Teenage chat guide helps parents spot online dangers

Parent Info website includes dictionary of abbreviations used by teenagers in chatrooms, many dealing with online sexual relationships

Parents concerned their children are “zerging” or giving away their ASL will be able to decode social media using a language guide launched by government.

The dictionary translates abbreviations used by teenagers, including get naked on cam (GNOC) and age, sex, location (ASL) often used by children using anonymous chatrooms to disclose their personal details.

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Student’s drone crashes into Kentucky stadium before college football game

  • Unmanned aircraft was recovered near the suite level
  • No injuries to spectators or damages to the facility

A student’s drone crashed into a part of newly renovated Commonwealth Stadium before the Wildcats faced Louisiana-Lafayette in the season opener, Kentucky officials confirmed Saturday.

School spokesman Jay Blanton said via email that the unmanned aircraft was recovered near the suite level. He added that there were no injuries to spectators or damages to the facility, which just underwent a $120m renovation.

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No names attached: college students drive anonymous apps trend

Yik Yak and Whatsgoodly give social media-saturated millennials a new way to openly share campus anecdotes. But with anonymity surfaces bullying and hate

As mobile phones and apps have become increasingly centralto one’s college experience in the past few years, a new type of app has emerged: the anonymous kind.

In 2013 the app Yik Yak was created. And by 2014, it was being used at more than 1,000 colleges and universities worldwide, according to its founders Tyler Droll and Brooks Buffington.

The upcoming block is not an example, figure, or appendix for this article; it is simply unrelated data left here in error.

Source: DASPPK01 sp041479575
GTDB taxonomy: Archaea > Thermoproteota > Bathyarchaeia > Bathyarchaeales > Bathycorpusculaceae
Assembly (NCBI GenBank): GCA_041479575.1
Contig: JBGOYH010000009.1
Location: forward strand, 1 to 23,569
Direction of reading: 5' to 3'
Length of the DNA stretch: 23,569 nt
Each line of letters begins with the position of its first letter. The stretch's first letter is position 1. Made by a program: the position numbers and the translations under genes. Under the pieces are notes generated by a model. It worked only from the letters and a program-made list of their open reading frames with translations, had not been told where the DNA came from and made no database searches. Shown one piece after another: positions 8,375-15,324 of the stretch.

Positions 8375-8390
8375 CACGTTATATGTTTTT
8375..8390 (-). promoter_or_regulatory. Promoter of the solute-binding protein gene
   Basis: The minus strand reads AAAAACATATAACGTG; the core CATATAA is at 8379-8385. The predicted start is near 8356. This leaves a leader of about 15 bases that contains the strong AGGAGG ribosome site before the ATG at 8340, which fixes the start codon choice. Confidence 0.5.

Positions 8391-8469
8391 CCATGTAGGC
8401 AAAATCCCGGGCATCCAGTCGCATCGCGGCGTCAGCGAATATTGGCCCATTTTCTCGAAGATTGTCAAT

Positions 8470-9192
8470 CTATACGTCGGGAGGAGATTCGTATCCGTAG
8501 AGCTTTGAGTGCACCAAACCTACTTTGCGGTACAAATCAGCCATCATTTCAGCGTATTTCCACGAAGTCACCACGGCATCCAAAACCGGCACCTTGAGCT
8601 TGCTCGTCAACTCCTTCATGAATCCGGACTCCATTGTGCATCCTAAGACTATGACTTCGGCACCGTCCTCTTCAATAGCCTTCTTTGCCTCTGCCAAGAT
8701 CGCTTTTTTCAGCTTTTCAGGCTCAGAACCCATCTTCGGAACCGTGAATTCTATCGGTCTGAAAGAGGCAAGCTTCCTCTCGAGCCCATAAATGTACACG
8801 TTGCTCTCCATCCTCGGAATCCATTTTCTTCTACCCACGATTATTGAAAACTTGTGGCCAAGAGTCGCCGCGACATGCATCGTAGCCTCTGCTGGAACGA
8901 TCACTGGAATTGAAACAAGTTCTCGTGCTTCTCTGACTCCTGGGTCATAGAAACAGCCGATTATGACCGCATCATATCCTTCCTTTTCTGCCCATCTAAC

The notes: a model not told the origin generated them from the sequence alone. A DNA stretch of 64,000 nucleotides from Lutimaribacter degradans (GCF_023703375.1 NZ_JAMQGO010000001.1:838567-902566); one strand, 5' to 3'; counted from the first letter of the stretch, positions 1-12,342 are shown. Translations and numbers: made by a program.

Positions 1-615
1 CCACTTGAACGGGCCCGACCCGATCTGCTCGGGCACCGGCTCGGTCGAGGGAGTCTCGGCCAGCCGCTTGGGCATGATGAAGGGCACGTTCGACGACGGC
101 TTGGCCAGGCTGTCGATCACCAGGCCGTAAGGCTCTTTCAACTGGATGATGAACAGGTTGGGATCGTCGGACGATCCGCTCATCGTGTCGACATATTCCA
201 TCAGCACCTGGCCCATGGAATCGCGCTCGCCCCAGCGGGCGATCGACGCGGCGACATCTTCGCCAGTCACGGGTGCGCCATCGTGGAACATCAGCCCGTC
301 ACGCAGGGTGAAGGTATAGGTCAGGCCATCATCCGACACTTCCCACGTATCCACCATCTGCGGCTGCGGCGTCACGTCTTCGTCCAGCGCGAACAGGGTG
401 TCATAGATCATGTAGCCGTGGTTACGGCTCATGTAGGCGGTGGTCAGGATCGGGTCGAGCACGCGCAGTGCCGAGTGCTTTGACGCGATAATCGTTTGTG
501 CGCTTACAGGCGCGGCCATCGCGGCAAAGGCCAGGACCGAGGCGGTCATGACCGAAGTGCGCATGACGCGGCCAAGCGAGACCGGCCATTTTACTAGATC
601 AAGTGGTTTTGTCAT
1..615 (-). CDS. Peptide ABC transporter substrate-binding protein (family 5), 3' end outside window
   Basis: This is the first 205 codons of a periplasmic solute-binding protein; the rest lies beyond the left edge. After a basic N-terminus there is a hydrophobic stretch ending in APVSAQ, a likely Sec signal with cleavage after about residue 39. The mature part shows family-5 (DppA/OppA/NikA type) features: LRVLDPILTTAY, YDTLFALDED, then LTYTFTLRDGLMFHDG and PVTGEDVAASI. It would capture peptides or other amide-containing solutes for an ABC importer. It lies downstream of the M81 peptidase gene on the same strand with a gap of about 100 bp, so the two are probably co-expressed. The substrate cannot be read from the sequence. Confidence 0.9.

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Will robots create more jobs than they destroy?

As advancing technology changes the face of employment in the 21st century, is the human workforce being made obsolete?

Martin Ford is the founder of a Silicon Valley software firm and the author of Rise of the Robots: Technology and the Threat of a Jobless Future. Geoff Colvin is senior editor at large at Fortune magazine and author of Humans Are Underrated: What High Achievers Know That Brilliant Machines Never Will.

Martin Ford To understand why today’s information technology could have a much more dramatic impact on employment than anything we’ve seen before, it’s best to begin by considering the nature of work performed by most of our population. The reality is that a very large fraction of our workforce is engaged in activities that are on some level routine, repetitive and predictable. This is not to say that most people have jobs that are rote-repetitive, but rather that most workers face the same types of challenge again and again and that most of their actions and decisions can be predicted, based on what they have done in the past.

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